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FBI Releases File On the Anarchist Cookbook 375

Posted by CmdrTaco
from the naughtiness-from-my-youth dept.
An anonymous reader noted that the FBI has released its file on The Anarchist Cookbook, the 1971 manual of mayhem. It's a pretty long PDF that isn't actually OCRd but there's some crazy stuff in there. But my personal favorite is the scanned in images of 3.5" floppy disks.
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FBI Releases File On the Anarchist Cookbook

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  • by WillAdams (45638) on Monday February 14, 2011 @10:21AM (#35198852) Homepage

    When my father found me reading a copy he took it and destroyed it, providing me w/ a copy of the TM 31-210 Improvised Munition Handbook instead:

    http://www.libertylib.com/improvised-munitions-handbook/improvised-munitions-handbook.shtml [libertylib.com]

    Which if nothing else should be mandatory reading for people who mistakenly believe gun control can be made to work --- I used to make black powder by collecting nitrates from underneath piles of cow manure in local fields, collecting charcoal when emptying the ashes from the fireplace and sulfur by purchasing sulfur candles from the local store (unfortunately there weren't any naturally occurring sulfur deposits w/in bicycling distance).

    William

  • by definate (876684) on Monday February 14, 2011 @10:25AM (#35198886)

    Then you should have tried the saltpeter and sugar smoke bomb. We smuggled quite a lot of saltpeter out from school. We also decided to throw in some match heads, and naphthalene (why not?). Cooked it on the oven, luckily in a small test quantity. All of a sudden, BAM, the room was full of smoke, from what was about a 50cent piece [wikipedia.org] worth of material.

    The smoke was initially red, making me think the match heads got too hot. Scared the shit out of us. A red/white cloud, that races at your face, and quickly fills the entire kitchen. Mum was shocked, and impressed.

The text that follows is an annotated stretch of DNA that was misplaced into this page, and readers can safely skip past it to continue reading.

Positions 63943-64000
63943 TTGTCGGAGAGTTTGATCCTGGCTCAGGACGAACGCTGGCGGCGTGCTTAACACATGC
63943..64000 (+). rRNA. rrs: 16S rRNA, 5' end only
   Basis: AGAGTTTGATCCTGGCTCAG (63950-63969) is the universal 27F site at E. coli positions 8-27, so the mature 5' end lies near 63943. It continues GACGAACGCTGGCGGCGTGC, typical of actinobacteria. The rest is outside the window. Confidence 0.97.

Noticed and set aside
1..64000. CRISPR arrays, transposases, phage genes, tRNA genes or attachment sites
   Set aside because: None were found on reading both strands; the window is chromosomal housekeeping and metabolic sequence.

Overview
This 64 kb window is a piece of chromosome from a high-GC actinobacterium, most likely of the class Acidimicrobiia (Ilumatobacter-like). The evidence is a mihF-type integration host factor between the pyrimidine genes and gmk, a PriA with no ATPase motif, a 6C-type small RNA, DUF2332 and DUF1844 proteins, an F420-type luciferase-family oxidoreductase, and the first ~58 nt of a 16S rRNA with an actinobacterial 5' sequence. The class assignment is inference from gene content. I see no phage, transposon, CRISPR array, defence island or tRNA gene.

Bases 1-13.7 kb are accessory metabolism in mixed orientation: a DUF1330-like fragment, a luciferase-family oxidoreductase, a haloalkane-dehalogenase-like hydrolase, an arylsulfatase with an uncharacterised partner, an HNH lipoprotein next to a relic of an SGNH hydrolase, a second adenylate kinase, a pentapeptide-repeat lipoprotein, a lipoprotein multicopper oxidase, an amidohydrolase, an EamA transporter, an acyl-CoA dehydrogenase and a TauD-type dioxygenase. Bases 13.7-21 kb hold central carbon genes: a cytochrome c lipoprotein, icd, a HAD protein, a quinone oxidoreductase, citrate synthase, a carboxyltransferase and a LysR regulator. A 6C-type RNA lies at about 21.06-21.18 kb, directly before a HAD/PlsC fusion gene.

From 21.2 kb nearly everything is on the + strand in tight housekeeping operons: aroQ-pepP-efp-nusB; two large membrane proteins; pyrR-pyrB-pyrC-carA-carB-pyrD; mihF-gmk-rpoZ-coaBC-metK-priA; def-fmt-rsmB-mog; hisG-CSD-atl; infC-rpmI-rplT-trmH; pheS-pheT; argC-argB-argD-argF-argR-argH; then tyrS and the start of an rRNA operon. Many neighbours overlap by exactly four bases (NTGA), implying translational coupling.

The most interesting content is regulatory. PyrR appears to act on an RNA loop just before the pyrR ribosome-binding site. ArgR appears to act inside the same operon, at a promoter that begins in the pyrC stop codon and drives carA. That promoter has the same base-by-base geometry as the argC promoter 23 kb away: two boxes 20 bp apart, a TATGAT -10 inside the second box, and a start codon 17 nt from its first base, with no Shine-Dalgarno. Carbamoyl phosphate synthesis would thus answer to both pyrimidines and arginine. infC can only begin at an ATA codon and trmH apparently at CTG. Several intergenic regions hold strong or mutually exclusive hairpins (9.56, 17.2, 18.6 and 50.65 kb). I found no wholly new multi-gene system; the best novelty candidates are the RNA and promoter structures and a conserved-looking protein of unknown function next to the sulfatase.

I'd highly recommend this recipe to anyone. Given the quantities are small enough (and given we weren't extremely lucky), we had it literally blow up right in our faces, and all we got was a little smoky, and the shock of our lives.

    Having a look at ones like this...
    saltpeter smoke bombs inside [youtube.com]
    Smoke bomb (KNO3 + Sugar) [youtube.com]

    I don't know what we did differently. Perhaps they're using a low grade KNO3, we were using lab grade stuff, and we prepared the mixtures specifically, made sure it was consistent. Also, we did a very thin, but wide mixture. Additionally, maybe the match heads (and naphthalene?) made it react quicker. Also, it reaching some temperature on the oven, might have triggered it to all ignite at once.

    Ours was more like this...
    http://www.youtube.com/watch?v=0IZX80i4cpU [youtube.com]

    But in a confined space, with a fraction of the material, and it all went off at once.

    BIG BADA BOOM! (Minus boom, just menacing hissing, and fuckloads of smoke)

  • by eldavojohn (898314) * <eldavojohn@@@gmail...com> on Monday February 14, 2011 @10:27AM (#35198902) Journal

    Ah the book with the recipe for napalm ...

    I simply don't understand the legacy this "book" has gathered over the years. I, in my infinite youth, once read the manual and you know what jumped out at me wasn't all these alleged homemade napalm and pipe bombs ... in fact, that stuff seemed so low quality and stupid to me that I don't even remember much of it. And I've often been told the napalm in the book really isn't the best stuff you can make with homemade items. Apparently there are much better mediums to use with fuel like Vaseline (petroleum jelly) if you can get enough of it.

    But what really stuck out to my late teenage mind was how the author of it seemed to be obsessed with disruption. I remember it reading like a case study for "common" scenarios whereby you could operate within questionable circumstances to undermine regular corporate and government actions -- specifically in Western nations.

    For example, in one of the scenarios the book presupposes that you have a large contractor building some huge building right next door to your home that you refused to sell (like the beginning of the film Up). So it goes about how to put nails through strips of webbing, then lay them across the dig site at night and cover them with a bit of gravel to puncture holes in the tires of machinery. Or get used oil from your car and go spill it next to their machinery and then tip off the EPA. The list went on and on for many pages about how to sabotage several scenarios.